Sunday, February 28, 2010

"Can making small changes REALLY make a difference?"

Gonna' make this kinda' short today...but wanted to make a point because you hear this all the time.

When I say that it's the "little changes" over time that can make the difference, consider this case in point:

Recently when consulting with a new client the question came up..."how can just ONE soft drink a day make any difference"?

I took out the calculator and showed her the following figures:

One 12 oz regular soft drink contains (only) 150 calories...I multiplied that times 365 days, which adds up to a whopping 54,750 calories a year!

It takes 3,500 calories, (above or below your daily needs), to add or deduct one pound of body weight! I divided 3,500 into 54,750 and showed her that just by dropping that one soft drink each day it was possible to generate a minus 15.64 pounds in one year!

The new client decided, with a smile, that water probably wasn't so bad after all!

It's like compound interest...except this is an investment in your health and fitness!


"What are 'assessments' and why are they important?"

Wow, another great question!
I always recommend that before beginning (or re-starting) a health, fitness, weight-loss program your Fitness Professional administer a few basic health, fitness, flexibility assessments, and base-line measurements to get a good idea where their client is starting from. That way your Fitness Pro can help set realistic goals for you, that will also be measurable as you continue your LifeStyle program.

Most basic fitness assessments include:
  1. A health/fitness history questionaire. To help determine your physical readiness to begin a fitness program.
  2. Basic health assessments such as resting pulse rate, blood pressure, and oxygen up-take. This will help identify any possible over-looked issues that need to be addressed by you and your physician.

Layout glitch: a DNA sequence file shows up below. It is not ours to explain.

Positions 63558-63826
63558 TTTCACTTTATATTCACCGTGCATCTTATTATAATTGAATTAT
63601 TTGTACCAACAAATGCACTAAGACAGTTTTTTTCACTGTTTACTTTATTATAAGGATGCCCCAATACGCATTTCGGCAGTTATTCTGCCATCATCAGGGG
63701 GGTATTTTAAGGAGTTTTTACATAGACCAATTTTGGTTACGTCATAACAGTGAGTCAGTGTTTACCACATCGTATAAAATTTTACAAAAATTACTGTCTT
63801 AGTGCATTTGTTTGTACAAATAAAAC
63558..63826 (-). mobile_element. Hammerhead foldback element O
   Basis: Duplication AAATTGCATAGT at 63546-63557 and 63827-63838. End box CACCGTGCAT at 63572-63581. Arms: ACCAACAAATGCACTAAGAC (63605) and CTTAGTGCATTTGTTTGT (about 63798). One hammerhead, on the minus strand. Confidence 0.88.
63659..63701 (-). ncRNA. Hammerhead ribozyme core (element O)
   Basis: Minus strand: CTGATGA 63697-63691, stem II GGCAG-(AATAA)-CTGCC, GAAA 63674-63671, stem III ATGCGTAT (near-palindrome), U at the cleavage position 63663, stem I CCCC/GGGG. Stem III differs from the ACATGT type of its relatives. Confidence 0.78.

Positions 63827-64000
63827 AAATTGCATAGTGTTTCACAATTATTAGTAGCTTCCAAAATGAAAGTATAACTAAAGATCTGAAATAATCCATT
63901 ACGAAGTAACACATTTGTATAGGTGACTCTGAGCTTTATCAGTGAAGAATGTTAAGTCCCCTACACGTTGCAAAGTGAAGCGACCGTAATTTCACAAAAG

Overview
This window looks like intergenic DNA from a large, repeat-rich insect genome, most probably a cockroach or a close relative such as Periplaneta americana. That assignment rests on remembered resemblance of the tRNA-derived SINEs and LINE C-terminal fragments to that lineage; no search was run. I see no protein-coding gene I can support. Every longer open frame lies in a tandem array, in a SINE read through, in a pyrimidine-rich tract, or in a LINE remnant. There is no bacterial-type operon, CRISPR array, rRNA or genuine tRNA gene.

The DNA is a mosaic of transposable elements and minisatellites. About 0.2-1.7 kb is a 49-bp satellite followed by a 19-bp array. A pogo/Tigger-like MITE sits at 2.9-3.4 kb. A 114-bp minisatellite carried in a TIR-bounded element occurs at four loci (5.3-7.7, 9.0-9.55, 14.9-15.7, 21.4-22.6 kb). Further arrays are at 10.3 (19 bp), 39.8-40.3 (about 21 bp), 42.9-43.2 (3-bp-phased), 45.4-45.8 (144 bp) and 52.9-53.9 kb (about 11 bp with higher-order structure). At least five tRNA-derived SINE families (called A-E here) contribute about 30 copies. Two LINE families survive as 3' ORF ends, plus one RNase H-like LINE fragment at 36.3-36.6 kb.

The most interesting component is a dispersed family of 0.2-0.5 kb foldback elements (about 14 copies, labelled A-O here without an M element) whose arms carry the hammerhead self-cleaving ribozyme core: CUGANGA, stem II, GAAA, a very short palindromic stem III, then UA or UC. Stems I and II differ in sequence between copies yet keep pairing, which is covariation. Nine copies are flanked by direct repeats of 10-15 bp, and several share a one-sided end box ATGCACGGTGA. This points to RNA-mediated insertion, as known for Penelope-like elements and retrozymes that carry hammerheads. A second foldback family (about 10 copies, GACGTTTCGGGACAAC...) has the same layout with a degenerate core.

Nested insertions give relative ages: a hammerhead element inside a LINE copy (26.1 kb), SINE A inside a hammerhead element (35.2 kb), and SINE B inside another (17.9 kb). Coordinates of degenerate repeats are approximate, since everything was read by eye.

3. Your weight will be taken and recorded.
  4. Some method to measure your "body-fat percentage" (calipers, electronic, hydrostatic) is very important! Your body is going to begin changing, and the only way to be sure what is going on ('cause the scales are gonna lie to you!) is by checking in on that body fat percentage from time to time (about every 4-8 weeks...especially in the early parts of your program).
  5. Your body measurements should be taken and recorded including at least the chest, belly, butt, thigh, and arm.
  6. Some basic postural assessments (you know, like rounding shoulders, etc) should be taken to determine if there are structural issues that need to be addressed and possibly corrected as part of your program.
  7. Some basic strength assessments for upper body (push-ups), core (ab crunches), and lower body (squats) will help your Pro "fine-tune" your program by knowing where you are starting so you are not "over-doing", or "under-doing" it!
  8. And flexibiliy assessments, for example hamstrings, will help determine if additional stretching will help any issues you might be experiencing. For example tight hamstrings (behind the legs), which usually come from spending so much time today in a seated position, many times are the actual culprit that causes "low back" discomfort.

These are just the basics that you should expect when you have a Fitness Professional help you get started on a Safe, Effective Fitness Lifestyle.

Then every 4-8 weeks (or sooner if you or your Pro have concerns) it's a good idea to check back where you are with where you were, and with where you are wanting to go. If you are right on track, great...just get back out there and stay with it! If, however there are areas that are not responding as you and your Pro would like, those specific areas can be addressed, corrected if needed, and then you get back out there!

I really believe these basic assessments are so important that I include them in my package pricing...without them, you are just "shooting in the dark"!